I have never personally met General McChrystal, but I know several who have. From my understanding the man had an unnatural knack for remembering a name to a face he had only met once, for recalling diminutive details from conversations he had years prior and for taking a no-nonsense approach to all facets of life, personal and career. I don’t know how much, if any, of that original Rolling Stone article written about him to believe, but the quote used by the author Michael Hastings: “All these men,” he tells me “I’d die for them. And they’d die for me.” I’m apt to believe because of the way General McChrystal has been portrayed to me by several different sources. Several sources who all verified the same information. And then the kicker: the man took the fall for the words uttered by his aides. He never once pointed a finger, blamed someone else, or screamed that he had been misquoted. Instead he stood tall, apologized for words that while not his, came from his party, and was promptly fired by one bruised ego. All because Rolling Stone ran an article where the facts weren’t checked and the words weren’t attributed to the right speaker.
In no way am I saying that there isn’t maybe a tiny kernel of truth to: A Rape on Campus: A Brutal Assault and Struggle for Justice at UVA. On a personal level, it’s hard to not sympathize with articles written by or about rape victims. However, as a writer, I’m beyond irked that the facts weren’t checked and story vindicated before it was published. As a military spouse and more than just a stand-by supporter, I am fiercely upset that Rolling Stone has not issued an apology to Stanley McChrystal.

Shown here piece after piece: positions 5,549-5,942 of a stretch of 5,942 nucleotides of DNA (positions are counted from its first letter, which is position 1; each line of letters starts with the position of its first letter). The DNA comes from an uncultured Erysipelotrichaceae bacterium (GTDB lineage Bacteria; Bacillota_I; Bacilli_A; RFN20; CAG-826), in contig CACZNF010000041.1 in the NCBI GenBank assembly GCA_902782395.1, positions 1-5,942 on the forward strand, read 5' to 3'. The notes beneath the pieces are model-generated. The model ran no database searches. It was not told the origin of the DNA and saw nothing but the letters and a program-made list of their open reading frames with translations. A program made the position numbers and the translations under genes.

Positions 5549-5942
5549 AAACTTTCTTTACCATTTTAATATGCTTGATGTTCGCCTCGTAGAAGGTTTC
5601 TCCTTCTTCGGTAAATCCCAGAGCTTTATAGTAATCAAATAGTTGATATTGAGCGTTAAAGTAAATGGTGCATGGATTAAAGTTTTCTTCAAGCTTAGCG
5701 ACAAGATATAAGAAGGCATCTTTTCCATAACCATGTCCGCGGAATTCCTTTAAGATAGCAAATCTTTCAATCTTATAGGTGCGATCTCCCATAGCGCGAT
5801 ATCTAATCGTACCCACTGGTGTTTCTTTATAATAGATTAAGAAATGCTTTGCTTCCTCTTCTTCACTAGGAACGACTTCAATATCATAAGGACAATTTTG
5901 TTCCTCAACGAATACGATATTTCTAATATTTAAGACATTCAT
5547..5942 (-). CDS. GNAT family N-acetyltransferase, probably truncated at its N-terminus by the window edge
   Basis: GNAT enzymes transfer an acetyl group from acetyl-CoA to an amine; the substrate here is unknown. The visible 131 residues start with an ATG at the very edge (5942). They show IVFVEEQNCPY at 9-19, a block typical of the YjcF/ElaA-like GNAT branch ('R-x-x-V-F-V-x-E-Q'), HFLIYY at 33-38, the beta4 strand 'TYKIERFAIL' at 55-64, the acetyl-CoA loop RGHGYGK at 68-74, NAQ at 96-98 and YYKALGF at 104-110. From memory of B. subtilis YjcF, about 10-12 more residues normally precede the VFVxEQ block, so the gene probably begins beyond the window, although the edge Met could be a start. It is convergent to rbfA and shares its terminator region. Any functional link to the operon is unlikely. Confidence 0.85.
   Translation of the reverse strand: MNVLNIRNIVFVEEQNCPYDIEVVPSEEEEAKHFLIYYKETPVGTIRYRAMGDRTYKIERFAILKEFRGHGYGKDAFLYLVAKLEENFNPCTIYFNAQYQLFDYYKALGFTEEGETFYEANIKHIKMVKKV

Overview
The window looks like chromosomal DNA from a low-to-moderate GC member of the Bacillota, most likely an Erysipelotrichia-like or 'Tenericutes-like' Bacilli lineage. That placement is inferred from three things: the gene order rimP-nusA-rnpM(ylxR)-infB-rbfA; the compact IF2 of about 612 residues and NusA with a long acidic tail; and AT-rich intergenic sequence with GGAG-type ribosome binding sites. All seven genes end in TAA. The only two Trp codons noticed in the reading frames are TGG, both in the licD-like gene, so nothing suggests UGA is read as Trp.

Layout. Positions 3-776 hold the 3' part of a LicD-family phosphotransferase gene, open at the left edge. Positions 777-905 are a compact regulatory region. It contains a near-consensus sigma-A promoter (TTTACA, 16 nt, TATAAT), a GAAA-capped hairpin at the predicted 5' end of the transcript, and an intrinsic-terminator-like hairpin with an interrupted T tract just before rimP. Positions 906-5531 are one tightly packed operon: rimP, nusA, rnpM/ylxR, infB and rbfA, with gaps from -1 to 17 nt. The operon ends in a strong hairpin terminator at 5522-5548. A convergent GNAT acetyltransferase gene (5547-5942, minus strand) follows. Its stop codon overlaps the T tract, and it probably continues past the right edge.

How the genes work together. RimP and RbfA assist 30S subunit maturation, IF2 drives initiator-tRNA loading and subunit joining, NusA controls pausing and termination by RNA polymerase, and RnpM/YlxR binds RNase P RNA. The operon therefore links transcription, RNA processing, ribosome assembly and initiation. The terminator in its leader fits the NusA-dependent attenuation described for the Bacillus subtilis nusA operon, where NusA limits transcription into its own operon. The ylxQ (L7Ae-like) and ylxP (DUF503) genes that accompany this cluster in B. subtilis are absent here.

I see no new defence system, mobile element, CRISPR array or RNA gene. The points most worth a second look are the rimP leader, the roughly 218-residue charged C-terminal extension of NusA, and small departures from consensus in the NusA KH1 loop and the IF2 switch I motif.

At this point, it may not do a bit of good as far as un-associating his name with the dirt it was dragged in. But it would be, at least, a small victory for those of us who are both willing and able to separate sensationalism from the truth. It’ll be a win for the truth seekers. It’ll be one small step in taking control back over the media that has controlled us and our emotions for far too long. And all it takes to start it is an apology.
There is no denying that Rolling Stone is a media powerhouse. The words written within its pages are read all around the globe and believed without vindication because they were trusted to have checked the first box in the journalism code of ethics. There is no telling how many other stories that have lined the pages of Rolling Stone magazine that are products of their writer’s imaginations or were legitimate in origin. There’s no telling how many other boxes Rolling Stone or other nationally read “news” magazines or shows are not checking in order to sell a story.
There’s the saying: Fool me once, shame on you. Fool me twice, shame on me.
Shame on me for believing the original words to the UVA rape article. I should have known better after the blatant disregard Rolling Stone showed for Stanley McChrystal. However, I now have hope. In the light of the recent retraction issued by Rolling Stone, it is my sincerest hope that they learn from their mistakes and the subsequent backlash against them and come forth with the truth and an apology for McChrystal.
Maybe they have learned how damaging a few words on paper can be to an individual, a community, or an entire nation. Rolling Stone, with an apology less than 300 words long (about one fourth of this article) has attempted to remove themselves from any harm they may have caused to those portrayed in the story by simply stating that their trust was misplaced. No Rolling Stone, your writers have once again proven that the sensationalism behind their stories, regardless of who they hurt are worth more than doing your ethical duty as a news outlet. Now do the right thing and keep apologizing.
You can view more of Cora’s work at http://corakane.com/